The narratives composing this book are literally true stories of crime. In a majority of the cases the author conducted the prosecutions himself, and therefore may claim to have a personal knowledge of that whereof he speaks. While no confidence has been abused, no essential facts have been omitted, distorted, or colored, and the accounts themselves, being all matters of public record, may be easily verified.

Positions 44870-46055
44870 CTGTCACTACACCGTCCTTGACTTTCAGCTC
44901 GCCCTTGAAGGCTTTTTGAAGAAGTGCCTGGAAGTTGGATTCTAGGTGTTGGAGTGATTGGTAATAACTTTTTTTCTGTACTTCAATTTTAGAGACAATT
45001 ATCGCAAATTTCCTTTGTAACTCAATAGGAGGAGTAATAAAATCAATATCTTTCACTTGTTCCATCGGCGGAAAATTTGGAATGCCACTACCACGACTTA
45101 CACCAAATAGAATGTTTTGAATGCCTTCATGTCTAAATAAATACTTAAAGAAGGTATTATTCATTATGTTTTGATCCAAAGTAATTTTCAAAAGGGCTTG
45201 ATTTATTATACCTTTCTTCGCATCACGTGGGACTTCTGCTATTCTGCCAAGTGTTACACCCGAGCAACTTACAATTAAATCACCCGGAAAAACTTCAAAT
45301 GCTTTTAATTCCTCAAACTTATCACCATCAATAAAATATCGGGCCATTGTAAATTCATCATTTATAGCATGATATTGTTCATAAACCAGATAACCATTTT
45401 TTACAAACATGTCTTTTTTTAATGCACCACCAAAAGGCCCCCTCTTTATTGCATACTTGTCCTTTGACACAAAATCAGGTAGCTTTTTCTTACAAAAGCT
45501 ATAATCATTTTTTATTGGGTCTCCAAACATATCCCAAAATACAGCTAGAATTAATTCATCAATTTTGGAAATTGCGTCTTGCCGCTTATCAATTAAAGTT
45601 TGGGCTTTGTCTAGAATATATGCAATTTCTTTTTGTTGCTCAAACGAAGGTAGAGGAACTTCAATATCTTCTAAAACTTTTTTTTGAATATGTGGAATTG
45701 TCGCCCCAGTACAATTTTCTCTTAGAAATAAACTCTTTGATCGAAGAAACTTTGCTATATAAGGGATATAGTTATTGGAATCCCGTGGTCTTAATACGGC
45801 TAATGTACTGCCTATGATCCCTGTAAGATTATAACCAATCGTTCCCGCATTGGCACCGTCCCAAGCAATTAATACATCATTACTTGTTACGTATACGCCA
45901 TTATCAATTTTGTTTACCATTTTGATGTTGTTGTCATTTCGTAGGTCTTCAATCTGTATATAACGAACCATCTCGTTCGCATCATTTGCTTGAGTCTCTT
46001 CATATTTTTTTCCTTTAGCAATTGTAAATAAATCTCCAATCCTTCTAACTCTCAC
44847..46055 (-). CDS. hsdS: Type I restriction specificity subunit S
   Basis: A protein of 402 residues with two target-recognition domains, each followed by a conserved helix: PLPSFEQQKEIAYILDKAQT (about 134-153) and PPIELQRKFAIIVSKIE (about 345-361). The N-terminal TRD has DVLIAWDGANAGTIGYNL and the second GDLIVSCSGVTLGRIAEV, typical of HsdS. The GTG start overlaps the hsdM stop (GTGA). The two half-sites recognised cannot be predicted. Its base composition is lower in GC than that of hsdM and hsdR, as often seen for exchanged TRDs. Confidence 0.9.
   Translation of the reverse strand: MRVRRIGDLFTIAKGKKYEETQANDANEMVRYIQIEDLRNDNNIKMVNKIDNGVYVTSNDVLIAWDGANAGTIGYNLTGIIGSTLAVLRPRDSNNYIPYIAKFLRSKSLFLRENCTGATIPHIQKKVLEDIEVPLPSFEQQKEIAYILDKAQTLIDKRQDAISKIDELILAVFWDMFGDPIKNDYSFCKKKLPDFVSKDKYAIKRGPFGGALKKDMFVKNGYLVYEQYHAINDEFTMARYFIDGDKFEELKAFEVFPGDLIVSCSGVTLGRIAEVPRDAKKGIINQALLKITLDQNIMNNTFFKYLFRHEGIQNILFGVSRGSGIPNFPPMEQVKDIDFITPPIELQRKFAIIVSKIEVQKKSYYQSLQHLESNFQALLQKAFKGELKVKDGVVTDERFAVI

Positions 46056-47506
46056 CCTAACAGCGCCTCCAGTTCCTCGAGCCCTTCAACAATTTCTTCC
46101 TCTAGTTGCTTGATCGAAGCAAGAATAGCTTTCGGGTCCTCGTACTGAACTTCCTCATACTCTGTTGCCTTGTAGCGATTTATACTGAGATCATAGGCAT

The scenes recorded here are not literature but history, and the characters who figure in them are not puppets of the imagination, but men and women who lived and schemed, laughed, sinned and suffered, and paid the price when the time came, most of them, without flinching. A few of those who read these pages may profit perhaps by their example; others may gain somewhat in their knowledge of life and human nature; but all will agree that there are books in the running brooks, even if the streams be turbid, and sermons in stones, though these be the hearts of men. If in some instances the narratives savor in treatment more of fiction than of fact, the writer must plead guilty to having fallen under the spell of the romance of his subject, and he proffers the excuse that, whereas such tales have lost nothing in accuracy, they may have gained in the truth of their final impression.